My mom was diagnosed with early breast cancer (BC) at the age of 74. My mom’s oncologist talked my mom into undergoing local radiation in addition to her lumpectomy and an aromatase inhibitor. According to the studies linked and excerpted below, my mom’s oncologist advocated an adjuvant therapy that caused a host of short, long-term and late-stage side effects but did not improve her overall survival. My mom developed chronic atrial fibrillation several years ago. We’ll never be sure but I believe the A-fib was caused by the radiation therapy.
My mom’s original BC diagnosis was in 2004. Mom’s BC recurred last year in the other breast.
Both articles/studies cite 1) older women 2) early-stage BC 3) undergo lumpectomy. The only difference between the two studies is that the top study specifically discusses overall survival. While the second study cites a small increase in “local recurrence” it did not mention overall survival.
Radiation post lumpectomy does NOT improve overall survival in older women who have been diagnosed with BC and had a lumpectomy.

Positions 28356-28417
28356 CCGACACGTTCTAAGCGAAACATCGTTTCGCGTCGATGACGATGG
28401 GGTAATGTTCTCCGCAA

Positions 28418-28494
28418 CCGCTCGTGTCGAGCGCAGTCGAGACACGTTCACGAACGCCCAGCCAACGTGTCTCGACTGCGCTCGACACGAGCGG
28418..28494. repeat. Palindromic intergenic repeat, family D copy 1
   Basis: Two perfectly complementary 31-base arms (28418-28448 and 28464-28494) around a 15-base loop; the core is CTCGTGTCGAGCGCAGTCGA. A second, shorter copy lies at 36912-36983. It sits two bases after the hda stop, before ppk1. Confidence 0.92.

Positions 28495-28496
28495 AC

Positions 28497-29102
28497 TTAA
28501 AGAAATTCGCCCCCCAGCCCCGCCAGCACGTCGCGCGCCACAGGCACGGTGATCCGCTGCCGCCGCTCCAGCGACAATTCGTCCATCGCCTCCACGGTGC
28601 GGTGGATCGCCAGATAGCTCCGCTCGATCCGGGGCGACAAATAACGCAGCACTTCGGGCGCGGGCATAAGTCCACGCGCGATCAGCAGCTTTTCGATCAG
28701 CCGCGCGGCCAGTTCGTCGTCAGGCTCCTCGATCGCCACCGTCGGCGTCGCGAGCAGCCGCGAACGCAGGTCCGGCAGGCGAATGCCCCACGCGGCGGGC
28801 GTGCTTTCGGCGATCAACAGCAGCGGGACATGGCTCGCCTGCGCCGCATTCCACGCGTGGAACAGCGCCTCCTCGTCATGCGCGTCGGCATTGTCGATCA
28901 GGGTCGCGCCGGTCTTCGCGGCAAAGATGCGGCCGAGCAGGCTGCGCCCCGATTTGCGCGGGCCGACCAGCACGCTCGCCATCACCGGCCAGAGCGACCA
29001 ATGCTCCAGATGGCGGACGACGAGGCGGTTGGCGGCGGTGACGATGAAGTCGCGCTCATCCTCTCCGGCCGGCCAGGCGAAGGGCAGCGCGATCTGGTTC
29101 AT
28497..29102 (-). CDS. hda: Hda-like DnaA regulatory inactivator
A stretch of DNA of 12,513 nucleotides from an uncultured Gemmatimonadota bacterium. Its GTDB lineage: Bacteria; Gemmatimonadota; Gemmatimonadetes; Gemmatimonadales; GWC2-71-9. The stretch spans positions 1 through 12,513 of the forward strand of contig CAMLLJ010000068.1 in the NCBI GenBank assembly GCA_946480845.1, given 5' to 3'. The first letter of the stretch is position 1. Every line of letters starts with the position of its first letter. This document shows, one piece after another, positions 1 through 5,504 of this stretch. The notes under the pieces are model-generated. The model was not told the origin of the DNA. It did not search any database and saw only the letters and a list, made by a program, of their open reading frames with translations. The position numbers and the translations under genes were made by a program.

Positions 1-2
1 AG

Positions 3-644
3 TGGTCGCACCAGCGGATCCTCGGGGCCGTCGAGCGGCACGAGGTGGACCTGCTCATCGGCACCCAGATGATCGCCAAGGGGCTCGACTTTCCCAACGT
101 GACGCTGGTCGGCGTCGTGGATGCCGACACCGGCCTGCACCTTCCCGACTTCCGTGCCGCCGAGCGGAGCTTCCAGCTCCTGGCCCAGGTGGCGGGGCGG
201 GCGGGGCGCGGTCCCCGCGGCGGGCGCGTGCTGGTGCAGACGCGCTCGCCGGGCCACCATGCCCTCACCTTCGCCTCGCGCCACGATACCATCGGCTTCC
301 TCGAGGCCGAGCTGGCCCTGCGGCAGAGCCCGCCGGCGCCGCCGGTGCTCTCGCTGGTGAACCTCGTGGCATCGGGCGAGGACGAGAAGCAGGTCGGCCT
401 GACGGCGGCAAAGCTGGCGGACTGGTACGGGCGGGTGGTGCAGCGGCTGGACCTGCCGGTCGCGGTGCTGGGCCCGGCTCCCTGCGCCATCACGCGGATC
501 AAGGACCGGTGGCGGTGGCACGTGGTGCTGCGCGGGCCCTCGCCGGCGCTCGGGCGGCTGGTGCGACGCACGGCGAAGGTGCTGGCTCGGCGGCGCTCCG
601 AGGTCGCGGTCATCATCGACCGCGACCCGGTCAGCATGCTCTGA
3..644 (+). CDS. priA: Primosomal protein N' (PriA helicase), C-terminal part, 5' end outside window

To learn more about non-toxic therapies to prevent BC relapse, please scroll down the page, post a question or comment and I will reply to you ASAP.
“Adjuvant radiation therapy might not be necessary for older women with early-stage BC who undergo lumpectomy. Women 70 years or older with early-stage disease who have a lumpectomy and also receive tamoxifen can safely forego radiation therapy because it does not appear to affect survival, distant disease-free survival, breast-cancer-specific survival, or breast conservation, a new study concludes…
You can get about a 6% reduction in in-breast recurrence with the addition of radiation...and no impact on overall survival,” he said.
“Older women who have had BC surgery have a greater risk of cancer returning if they delay their post-surgical radiation treatment, report Dana-Farber Cancer Institute scientists…
The researchers reviewed Medicare database records of 18,050 women with early-stage breast cancer to assess whether the timing of when radiotherapy started following surgery affected outcomes. These women were treated between 1991 and 2002 with lumpectomy and radiation, but not chemotherapy. Thirty percent of women began radiotherapy six or more weeks after surgery…
For the overall group, slightly more than 4 percent of the women experienced a local recurrence. The risk increased to about 5 percent, approximately a 19 percent jump when the surgery-radiotherapy interval was longer than six weeks.”